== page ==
Wireless networks are easily hacked, and public networks are the least secure. I won’t take any chances; I’ll always encrypt my wireless connection.
Computers were supposed to make paperless offices possible, but most of us are surrounded by more pages than ever. It’s possible to break free from paper’s grip, however.
I will make life difficult for anyone trying to break into my Mac or my online accounts by choosing excellent passwords and protecting them properly.
I know that anyone can access my computer whenever I’m not looking, so I’ll try to prevent others from getting at my private data.
1Psswd offers a variety of capabilities, including letting you store more than one set of information per site, save passwords in one browser and use them in another, and create new passwords whenever you need to.
Imagine being able to access all your important documents from any computer with an Internet connection—or never having to buy, install, or upgrade office software again. You may already use a Web-based e-mail service instead of an e-mail client, but the next programs to go online could very well be your word processor and your spreadsheet program. You can now get a lot done with only a humble browser.
Google Calendar is very much like an online version of iCal. You can store events such as appointments and birthdays; set up meetings that you invite other people to attend; make events repeat on a schedule; view your events by day, week, month, or other time periods; set alarms; publish your calendars so that others can see your events (even in iCal!); and subscribe to public calendars such as lists of holidays and sporting events. And as in iCal, you can move an event simply by dragging it to a new time or day on the calendar.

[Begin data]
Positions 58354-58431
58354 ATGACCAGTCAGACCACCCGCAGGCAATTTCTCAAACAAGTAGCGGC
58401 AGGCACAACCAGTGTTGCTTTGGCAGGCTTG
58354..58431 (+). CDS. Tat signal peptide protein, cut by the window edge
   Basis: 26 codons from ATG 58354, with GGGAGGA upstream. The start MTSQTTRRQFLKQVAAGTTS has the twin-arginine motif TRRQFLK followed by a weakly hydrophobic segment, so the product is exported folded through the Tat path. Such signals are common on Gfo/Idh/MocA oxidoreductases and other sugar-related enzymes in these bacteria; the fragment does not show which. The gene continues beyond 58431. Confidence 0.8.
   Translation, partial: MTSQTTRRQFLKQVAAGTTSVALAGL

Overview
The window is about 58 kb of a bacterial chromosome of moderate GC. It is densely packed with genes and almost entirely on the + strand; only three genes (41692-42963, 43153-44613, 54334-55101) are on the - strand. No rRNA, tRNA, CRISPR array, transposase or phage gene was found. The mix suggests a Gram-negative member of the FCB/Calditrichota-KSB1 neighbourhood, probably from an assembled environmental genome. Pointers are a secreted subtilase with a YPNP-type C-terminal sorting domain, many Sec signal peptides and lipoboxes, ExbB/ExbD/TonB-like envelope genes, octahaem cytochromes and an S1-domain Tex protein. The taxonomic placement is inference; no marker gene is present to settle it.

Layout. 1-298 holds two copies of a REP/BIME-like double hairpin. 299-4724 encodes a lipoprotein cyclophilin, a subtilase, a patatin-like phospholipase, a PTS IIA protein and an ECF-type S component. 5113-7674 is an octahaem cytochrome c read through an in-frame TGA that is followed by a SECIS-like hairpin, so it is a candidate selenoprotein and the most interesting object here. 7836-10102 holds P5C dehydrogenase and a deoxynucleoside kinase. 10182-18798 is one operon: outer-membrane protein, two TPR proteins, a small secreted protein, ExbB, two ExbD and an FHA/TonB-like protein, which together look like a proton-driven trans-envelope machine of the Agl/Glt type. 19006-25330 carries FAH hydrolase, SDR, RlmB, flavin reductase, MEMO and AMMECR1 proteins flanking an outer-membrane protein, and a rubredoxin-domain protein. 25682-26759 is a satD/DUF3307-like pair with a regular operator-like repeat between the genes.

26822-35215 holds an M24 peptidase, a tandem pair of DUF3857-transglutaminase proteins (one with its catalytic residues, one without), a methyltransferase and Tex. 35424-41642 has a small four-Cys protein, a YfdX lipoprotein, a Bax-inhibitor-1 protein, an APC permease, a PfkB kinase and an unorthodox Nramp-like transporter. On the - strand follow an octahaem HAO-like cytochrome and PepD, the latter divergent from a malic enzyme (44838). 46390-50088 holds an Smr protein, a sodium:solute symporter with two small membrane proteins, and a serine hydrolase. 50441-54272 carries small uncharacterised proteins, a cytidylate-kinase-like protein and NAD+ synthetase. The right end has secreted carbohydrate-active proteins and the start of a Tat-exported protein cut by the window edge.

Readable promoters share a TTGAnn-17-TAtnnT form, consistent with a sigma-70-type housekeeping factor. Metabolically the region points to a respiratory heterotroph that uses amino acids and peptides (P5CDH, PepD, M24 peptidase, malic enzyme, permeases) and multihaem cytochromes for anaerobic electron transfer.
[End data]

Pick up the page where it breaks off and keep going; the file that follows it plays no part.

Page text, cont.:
Google wasn’t the first company to offer free e-mail accounts that you could access in a Web browser. But Gmail provides an unusually hefty amount of storage (at least 2.8GB per user), excellent spam filtering, and the convenience of fast, reliable Google searching through all those gigabytes of stored e-mail.
If you carry a laptop around just so you can show clients your latest marketing forecasts or call up sales figures at company meetings, you can save yourself some bother by using Google Spreadsheets instead. The program provides editable spreadsheets that are compatible with Microsoft Excel—and, best of all, you and your colleagues can modify them simultaneously.
Is password overload getting to you? With banks, e-commerce sites, and discussion forums—not to mention Mac OS X—all requiring logins and passwords, it’s becoming increasingly difficult to keep a handle on everything.
Until recently, no one would have thought seriously about doing word processing in a Web browser. As Google Docs capably demonstrates, those days are over. Docs both handles the basics and offers powerful collaboration features that make it easy to work on documents with other people.
By some estimates, spam now accounts for 80 percent of all e-mail sent. Even if you’ve taken steps to curtail spam in the past, you may need to adopt some new strategies to keep your inbox under control.
When you don’t back up your data, you choose to live life on the edge. But what sort of media should you use for storing your backups? You have numerous options, depending on your needs, preferences, and budget.
For most of us, e-mail has become a primary means of communication—which means that we have an ever-expanding list of messages to read and process. As with organizing your files, choosing strategies to implement will depend on whether you prefer to find a place for each message or to rely primarily on searches to sift through your mail.
Clutter not only slows you down by making it harder to find the files you need. If left unchecked, clutter can also bog down your Mac’s performance. The good news is that it’s never too late to get organized.